Collect your own favorites.

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Where Do you Slant?

Recently, I saw a documentary called “GasLand,” about the effects of natural gas extraction. In fact, I wrote about it this week in Rants and Raves. I believe what I heard and it shook me. It had the desired effect on me. In large part due to the slant it took.

With the lack of response from the people responsible, the slant of GasLand naturally fell to the people who are suffering to tell the story. There are other ways it could’ve been told, both in context and content. It could have come from the angle of a message: Did we not learn from the experience of the Dust Bowl? Mess with the Earth and she will strike back. We may emotionally tell how fracking has impacted our own life. It could’ve been an in depth, scientific study of how hydraulic fracturing works. Or, told from the perspective of the oil and natural gas companies, we would have seen a very different film. Same story, told in different ways.

As writers, we can decide where we stand as we tell our stories. A slant allows you to narrow your vision into a specific topic or angle. (It’s all about light, isn’t it?) When you choose a slant for whatever you’re writing, you make a choice about where you stand and from what perspective you will write. This helps focus your work. So you know before you start where you are going. It gives you a homing signal to aim for as you write. This can help your odds of delivering the right message and your piece having the desired effect.

In life, we can use this slant to choose how we will view the changing situations in front of us. To get clearer on what it is we believe about something. Decide where we stand. How we see things can have a huge impact on our enjoyment of life. We can choose to see things as bleak or as hopeful.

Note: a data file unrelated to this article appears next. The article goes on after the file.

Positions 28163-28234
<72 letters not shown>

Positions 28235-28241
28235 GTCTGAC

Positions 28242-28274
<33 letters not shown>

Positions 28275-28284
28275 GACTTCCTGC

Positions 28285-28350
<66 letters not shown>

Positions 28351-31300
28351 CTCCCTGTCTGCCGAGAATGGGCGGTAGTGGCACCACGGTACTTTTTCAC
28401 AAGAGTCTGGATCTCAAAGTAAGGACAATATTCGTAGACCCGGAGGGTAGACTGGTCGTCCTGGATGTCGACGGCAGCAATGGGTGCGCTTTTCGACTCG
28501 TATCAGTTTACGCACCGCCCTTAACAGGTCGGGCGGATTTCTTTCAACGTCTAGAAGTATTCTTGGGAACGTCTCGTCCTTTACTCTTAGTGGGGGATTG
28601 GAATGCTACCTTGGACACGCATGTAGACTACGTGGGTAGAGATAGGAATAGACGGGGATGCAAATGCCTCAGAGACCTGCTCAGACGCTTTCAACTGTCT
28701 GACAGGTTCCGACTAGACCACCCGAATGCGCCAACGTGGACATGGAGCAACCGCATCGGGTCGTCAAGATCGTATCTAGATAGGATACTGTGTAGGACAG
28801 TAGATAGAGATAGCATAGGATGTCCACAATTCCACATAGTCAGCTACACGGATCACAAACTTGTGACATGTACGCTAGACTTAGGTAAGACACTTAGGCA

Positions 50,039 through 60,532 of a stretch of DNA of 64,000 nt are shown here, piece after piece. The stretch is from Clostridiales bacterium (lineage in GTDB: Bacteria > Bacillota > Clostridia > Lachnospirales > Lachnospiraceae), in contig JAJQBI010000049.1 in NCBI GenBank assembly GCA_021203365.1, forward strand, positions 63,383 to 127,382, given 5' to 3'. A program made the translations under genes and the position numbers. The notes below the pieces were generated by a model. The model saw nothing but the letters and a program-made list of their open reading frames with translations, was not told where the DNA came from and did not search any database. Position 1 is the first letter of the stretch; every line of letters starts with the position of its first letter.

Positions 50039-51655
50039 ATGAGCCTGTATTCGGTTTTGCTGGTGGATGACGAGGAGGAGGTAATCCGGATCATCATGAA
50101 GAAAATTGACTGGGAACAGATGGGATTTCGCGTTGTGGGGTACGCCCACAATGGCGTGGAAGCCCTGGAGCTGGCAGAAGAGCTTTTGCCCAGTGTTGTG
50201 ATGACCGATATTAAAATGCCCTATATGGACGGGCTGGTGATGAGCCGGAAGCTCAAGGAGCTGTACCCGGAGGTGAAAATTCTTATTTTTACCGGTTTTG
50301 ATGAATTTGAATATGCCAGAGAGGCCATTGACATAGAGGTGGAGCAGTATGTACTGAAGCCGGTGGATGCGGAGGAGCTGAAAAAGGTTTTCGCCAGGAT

Now might be a good time to define the positive slant. It is a way of seeing the best in any given circumstance. Not always easy to do. I seem to naturally topple into a much darker point of view. It takes effort to change my position. Taking the positive slant does not deny the facts on the ground, nor is it strictly putting a positive spin on what is not. It’s merely slanting it, using a loving filter, shining a softer light. Seeing all the refractions and finding how it can be used to move forward, to help do things in a more positive, life-affirming way.

In writing, the slant can be every which way. But it is up to the writer to figure where the piece will be written from. If you start seeing it from the left side and then jump to the right you will confuse your readers. Make sure it is your perspective and not the one you think you should have. If it’s authentic and consistent, in the end you will write a tighter piece.

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Writing Tip: Listen to Your Words

Good writing owes much of its worth to the sound and order of the words.  One may think that odd since so much of writing is experienced in silence.